I'm Jon Olick. I make shiny things. I simplify.

I presented Sparse Voxel Octrees at Siggraph 2008.

Monday, January 17, 2011

Business and Ethics

I've been reading a book called the Ten Day MBA

Its got a pretty interesting chapter on Ethics...


The proponents of relativism hold that we can't decide on matters of right and wrong, or good and evil. Things are rarely black or white. There are so many shades of gray. Relativism proposes that ethics are "relative" to the personal, social, and cultural circumstance in which one finds oneself. Relativists are not torn by ethical dilemmas since they do not believe that truth can be discovered through soul searching. Professors teach relativism so that students may guard against it. To understand relativism, you need to recognize its four forms.

Naive Relativism
Naive relativism holds that every person has his or her own standard that enables him or her to make choices. No one can make a moral judgment about another person's behavior. So many variables affect behavior that an outsider cannot possibly be privy to all the elements that went into making a decision. Therefore, an executive at Borden is not equipped to make a moral judgement regarding the actions of the CEO of Nestle, whose corporation is possibly selling harmful baby formula in developing countries.

Role Relativism
Role Relativism distinguishes between our private selves and our public roles. These public roles call for a "special" morality which we separate from the individual making the choices. The president of a fishing company may personally dislike the incidental killing of dolphins in his company's tuna nets, but as an executive, he must not let his feeling interfere with the best interest of the company.

Social Relativism
Social relativism is akin to naive relativism. People refer to social norms to render ethical judgments. "Industry Practices", "club rules", "professional codes of conduct", and "accepted practices" are the cop-outs of the social relativist. In the produce industry, it is "industry practice" to ignore child labor laws and employ small children to work in the field and miss school.

Cultural Relativism
Cultural relativism holds that there is no universal moral code by which to judge another society's moral and ethical standards. If a whole culture holds certain beliefs, how can an outsider sit in judgment? "When in rome..." The concept of cultural relativism becomes more important as companies compete globally. Multinational corporations often follow local laws and customs that may violate ethical standards in their home countries. Discussions about aparthied revolve around issues of cultural relativism. Adopting a cultural relativist philosophy, a multinational corporation might have justified its participation in South African gold and diamond mining activities despite the employment of "slave" labor in the mines.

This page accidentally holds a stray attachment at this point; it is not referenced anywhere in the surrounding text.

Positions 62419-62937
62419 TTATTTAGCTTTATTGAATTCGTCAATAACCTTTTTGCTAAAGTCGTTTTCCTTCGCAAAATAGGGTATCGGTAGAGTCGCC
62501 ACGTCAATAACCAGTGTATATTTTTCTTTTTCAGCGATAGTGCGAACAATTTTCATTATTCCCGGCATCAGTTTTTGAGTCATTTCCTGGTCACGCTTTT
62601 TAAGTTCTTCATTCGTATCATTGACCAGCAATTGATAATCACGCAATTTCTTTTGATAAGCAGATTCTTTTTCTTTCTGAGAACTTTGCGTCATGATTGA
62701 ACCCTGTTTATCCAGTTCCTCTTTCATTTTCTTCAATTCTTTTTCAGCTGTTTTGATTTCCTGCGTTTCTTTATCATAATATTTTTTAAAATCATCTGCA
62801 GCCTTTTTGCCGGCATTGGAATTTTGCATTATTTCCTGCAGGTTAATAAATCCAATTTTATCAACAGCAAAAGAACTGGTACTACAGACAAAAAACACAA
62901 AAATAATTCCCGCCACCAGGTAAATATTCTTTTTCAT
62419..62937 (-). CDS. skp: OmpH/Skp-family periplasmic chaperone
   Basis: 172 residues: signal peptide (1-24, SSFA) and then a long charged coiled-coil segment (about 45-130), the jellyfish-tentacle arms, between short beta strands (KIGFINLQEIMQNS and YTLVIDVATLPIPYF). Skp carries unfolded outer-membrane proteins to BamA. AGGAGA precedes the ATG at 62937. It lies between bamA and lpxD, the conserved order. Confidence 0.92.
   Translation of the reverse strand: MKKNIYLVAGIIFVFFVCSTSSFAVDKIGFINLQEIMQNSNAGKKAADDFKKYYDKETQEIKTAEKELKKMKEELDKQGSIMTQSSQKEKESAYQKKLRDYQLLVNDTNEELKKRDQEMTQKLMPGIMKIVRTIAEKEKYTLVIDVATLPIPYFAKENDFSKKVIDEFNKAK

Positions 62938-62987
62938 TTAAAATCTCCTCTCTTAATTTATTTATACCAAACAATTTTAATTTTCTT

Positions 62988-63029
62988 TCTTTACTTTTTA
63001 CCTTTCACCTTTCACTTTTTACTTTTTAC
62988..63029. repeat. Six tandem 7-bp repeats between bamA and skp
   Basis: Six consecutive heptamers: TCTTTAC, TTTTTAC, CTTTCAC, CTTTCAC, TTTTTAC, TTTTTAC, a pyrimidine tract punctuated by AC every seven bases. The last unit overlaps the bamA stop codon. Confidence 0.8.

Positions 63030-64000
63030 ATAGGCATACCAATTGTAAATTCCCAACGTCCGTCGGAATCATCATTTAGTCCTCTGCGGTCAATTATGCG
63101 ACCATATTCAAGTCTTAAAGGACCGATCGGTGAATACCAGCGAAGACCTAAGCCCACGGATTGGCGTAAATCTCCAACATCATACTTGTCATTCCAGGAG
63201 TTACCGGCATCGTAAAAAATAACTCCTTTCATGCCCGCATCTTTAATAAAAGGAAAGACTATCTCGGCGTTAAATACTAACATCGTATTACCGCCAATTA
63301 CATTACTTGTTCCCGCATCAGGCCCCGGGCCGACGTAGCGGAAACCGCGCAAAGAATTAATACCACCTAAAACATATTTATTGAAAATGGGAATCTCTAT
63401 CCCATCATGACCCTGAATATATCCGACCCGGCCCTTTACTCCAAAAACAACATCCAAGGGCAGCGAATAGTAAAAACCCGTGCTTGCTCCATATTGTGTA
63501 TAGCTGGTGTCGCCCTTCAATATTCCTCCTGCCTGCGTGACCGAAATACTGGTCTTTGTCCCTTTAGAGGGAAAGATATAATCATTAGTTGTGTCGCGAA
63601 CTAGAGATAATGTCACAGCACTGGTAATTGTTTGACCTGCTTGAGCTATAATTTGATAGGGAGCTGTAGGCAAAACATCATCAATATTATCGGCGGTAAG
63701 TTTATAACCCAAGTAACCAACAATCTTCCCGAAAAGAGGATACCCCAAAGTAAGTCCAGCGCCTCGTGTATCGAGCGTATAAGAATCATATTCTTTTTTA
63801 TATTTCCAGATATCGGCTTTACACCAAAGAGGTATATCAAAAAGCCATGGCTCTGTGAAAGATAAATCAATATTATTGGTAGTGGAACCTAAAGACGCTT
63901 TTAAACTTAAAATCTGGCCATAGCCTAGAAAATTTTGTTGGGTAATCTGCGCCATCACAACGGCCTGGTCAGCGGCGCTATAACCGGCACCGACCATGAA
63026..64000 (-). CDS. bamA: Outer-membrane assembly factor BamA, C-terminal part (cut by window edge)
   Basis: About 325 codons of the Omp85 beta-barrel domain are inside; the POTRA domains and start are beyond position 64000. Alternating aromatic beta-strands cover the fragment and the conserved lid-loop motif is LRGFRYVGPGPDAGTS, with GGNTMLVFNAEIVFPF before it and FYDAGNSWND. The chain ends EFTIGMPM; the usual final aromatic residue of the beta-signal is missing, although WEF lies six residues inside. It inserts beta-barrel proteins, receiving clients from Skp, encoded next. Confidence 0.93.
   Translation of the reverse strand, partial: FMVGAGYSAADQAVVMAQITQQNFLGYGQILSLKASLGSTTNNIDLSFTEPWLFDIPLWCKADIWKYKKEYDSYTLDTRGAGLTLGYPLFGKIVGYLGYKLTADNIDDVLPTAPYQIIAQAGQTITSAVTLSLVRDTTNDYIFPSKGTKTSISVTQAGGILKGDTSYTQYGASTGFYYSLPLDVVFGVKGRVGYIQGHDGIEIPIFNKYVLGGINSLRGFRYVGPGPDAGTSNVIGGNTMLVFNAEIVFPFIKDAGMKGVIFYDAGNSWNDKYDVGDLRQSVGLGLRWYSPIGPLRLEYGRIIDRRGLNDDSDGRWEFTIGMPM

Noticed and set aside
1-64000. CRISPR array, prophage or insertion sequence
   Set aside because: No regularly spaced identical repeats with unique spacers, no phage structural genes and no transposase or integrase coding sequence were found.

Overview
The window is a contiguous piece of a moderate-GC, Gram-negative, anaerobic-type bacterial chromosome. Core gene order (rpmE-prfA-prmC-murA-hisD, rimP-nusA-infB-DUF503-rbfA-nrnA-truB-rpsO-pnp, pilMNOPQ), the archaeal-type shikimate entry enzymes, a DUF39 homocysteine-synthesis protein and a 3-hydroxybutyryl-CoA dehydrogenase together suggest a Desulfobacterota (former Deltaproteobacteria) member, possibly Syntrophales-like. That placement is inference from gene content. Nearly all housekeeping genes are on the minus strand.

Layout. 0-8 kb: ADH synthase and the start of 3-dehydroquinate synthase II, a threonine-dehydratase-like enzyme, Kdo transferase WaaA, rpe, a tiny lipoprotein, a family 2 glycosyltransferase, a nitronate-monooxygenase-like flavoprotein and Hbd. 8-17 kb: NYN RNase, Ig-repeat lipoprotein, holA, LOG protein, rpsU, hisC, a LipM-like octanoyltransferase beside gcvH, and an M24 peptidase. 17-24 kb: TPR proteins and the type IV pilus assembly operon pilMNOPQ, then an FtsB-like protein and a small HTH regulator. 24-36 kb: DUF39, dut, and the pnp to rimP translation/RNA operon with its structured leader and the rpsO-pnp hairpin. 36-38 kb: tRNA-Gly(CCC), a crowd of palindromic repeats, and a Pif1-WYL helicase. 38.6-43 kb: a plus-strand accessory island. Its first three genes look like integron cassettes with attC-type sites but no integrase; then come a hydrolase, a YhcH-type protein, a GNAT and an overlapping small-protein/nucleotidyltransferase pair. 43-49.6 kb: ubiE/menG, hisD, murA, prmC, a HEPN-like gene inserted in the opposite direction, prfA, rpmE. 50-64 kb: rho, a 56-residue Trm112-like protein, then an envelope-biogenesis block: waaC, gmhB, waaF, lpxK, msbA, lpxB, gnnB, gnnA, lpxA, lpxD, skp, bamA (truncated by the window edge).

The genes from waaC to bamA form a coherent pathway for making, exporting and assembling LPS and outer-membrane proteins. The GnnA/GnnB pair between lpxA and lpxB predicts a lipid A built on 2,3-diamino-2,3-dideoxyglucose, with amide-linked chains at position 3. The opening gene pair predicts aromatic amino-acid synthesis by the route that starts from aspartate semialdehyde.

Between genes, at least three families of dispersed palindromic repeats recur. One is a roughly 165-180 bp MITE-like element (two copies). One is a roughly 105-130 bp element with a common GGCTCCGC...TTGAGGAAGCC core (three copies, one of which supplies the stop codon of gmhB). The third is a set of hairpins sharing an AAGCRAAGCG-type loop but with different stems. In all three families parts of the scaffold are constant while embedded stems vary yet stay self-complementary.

In some instances US corporations and citizens are barred from adopting the host country's business practices. In some countries it is ordinary business practice to pay bribes to get favorable treatment from businesses and government. The Foreign Corrupt Practices Act of 1977 outlaws overseas bribery.

The relativism concepts provide MBAs with an awareness of and a way to guard against inaction on ethical and moral issues. They provide a framework to go beyond currently held beliefs and patterns of behaviors.

Natural Law
Natural law serves as a guide to some who believe that the "right" thing to do is revealed in nature or the bible.

Utilitarianism holds that an action is justified if it provides the greatest benefit for the greatest number of people.

Universalism propounds that any action is condonable if the motive behind the action is good, since the results of a person's actions are so often not in his or her control.

My Personal Take
What is ethics?
Ethics, in my opinion, is what you do when you think that nobody is watching.

People are easily corruptible. Money and more specifically the love of money, really is the root of all evil. To justify putting an additive into a baby formula because it saves you money when it actually hurts the people your giving it to.. is morally wrong. I don't care if you think that because it costs less you can sell it to more people, and thus less babies go hungry. Its evil and wrong to knowingly sell things that hurt other people. Find some other way to make more money. Sure the road is harder, but the payoff is that everyone is better -- Not just the company. Doing what is ethical is doing the right thing, and saying no to doing what is wrong just because it is easy.

Nobody is perfect. Everybody makes mistakes. Sometimes, you might find yourself doing something that you think you shouldn't be doing. Making the choices which correct those things after the fact takes courage. Courage to face yourself in a mirror. Do it though. For your self, your family, your community, and your world.

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